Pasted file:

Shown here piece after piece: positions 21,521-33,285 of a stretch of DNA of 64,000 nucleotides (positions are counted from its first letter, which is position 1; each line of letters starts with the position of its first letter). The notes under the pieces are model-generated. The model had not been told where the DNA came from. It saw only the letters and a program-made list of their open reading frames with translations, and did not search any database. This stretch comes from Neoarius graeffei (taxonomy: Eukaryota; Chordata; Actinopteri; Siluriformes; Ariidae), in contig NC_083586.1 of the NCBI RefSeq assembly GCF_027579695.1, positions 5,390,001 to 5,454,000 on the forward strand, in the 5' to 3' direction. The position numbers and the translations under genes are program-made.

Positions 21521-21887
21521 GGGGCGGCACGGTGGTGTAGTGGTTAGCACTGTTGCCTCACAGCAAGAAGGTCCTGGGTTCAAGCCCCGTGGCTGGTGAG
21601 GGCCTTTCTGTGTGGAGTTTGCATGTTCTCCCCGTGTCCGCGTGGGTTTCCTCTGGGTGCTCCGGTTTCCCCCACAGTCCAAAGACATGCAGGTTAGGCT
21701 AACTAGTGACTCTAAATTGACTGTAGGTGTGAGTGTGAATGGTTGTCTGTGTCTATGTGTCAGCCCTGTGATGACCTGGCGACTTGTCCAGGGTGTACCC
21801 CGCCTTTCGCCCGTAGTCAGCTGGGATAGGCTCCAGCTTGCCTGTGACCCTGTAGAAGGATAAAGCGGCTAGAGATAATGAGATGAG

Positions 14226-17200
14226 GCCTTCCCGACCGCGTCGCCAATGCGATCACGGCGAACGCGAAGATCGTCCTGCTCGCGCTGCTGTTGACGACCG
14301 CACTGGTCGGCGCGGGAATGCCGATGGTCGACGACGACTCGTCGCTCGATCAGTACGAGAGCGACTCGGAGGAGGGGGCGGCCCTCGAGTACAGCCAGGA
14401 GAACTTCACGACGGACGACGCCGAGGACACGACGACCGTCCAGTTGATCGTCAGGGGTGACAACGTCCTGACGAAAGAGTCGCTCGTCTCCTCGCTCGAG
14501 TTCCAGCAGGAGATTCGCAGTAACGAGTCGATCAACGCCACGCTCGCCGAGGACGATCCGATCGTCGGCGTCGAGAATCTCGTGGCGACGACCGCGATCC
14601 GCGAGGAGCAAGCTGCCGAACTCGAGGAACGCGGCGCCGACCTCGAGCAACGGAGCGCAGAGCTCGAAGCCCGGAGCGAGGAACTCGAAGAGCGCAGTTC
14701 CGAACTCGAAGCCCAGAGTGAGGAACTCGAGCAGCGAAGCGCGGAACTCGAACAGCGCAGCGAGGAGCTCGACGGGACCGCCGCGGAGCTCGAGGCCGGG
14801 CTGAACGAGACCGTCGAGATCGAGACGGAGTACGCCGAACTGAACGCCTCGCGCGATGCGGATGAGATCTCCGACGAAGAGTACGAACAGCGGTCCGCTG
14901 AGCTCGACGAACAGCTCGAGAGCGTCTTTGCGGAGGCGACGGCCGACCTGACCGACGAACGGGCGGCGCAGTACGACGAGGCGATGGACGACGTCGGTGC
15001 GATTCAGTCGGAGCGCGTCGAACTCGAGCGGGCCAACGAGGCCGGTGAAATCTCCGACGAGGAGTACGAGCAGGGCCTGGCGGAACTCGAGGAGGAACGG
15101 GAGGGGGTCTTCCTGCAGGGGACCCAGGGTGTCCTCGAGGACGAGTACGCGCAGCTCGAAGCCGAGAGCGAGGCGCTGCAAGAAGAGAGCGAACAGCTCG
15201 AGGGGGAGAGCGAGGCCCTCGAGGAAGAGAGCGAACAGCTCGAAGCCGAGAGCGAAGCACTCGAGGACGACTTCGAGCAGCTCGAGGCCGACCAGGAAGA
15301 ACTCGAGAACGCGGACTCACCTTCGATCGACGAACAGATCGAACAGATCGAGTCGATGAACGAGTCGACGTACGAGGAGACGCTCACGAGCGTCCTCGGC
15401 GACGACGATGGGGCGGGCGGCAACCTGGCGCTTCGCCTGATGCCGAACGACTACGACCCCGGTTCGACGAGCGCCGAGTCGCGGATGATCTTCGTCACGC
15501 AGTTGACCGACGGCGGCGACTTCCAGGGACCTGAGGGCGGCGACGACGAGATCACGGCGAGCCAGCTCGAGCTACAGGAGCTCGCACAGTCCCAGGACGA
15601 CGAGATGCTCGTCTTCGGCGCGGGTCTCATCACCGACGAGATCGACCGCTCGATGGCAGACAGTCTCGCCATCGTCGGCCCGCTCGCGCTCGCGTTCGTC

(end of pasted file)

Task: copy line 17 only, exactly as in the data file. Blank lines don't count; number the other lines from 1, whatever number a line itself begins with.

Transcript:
15101 GAGGGGGTCTTCCTGCAGGGGACCCAGGGTGTCCTCGAGGACGAGTACGCGCAGCTCGAAGCCGAGAGCGAGGCGCTGCAAGAAGAGAGCGAACAGCTCG